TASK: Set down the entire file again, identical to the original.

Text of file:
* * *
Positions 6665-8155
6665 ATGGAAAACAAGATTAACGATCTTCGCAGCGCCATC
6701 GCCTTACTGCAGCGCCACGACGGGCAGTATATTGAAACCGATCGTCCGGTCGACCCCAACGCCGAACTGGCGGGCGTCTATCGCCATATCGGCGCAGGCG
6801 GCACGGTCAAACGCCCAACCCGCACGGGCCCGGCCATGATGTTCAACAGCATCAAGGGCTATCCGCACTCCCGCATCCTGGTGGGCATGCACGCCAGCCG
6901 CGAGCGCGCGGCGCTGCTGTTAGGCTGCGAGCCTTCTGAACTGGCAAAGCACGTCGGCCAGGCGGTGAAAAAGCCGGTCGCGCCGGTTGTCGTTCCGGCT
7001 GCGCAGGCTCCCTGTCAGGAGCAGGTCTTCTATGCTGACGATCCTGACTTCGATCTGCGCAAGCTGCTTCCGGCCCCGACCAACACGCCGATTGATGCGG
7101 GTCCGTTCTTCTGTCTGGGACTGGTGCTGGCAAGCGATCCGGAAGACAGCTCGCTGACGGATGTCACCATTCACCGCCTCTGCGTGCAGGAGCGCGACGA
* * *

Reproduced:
Positions 6665-8155
6665 ATGGAAAACAAGATTAACGATCTTCGCAGCGCCATC
6701 GCCTTACTGCAGCGCCACGACGGGCAGTATATTGAAACCGATCGTCCGGTCGACCCCAACGCCGAACTGGCGGGCGTCTATCGCCATATCGGCGCAGGCG
6801 GCACGGTCAAACGCCCAACCCGCACGGGCCCGGCCATGATGTTCAACAGCATCAAGGGCTATCCGCACTCCCGCATCCTGGTGGGCATGCACGCCAGCCG
6901 CGAGCGCGCGGCGCTGCTGTTAGGCTGCGAGCCTTCTGAACTGGCAAAGCACGTCGGCCAGGCGGTGAAAAAGCCGGTCGCGCCGGTTGTCGTTCCGGCT
7001 GCGCAGGCTCCCTGTCAGGAGCAGGTCTTCTATGCTGACGATCCTGACTTCGATCTGCGCAAGCTGCTTCCGGCCCCGACCAACACGCCGATTGATGCGG
7101 GTCCGTTCTTCTGTCTGGGACTGGTGCTGGCAAGCGATCCGGAAGACAGCTCGCTGACGGATGTCACCATTCACCGCCTCTGCGTGCAGGAGCGCGACGA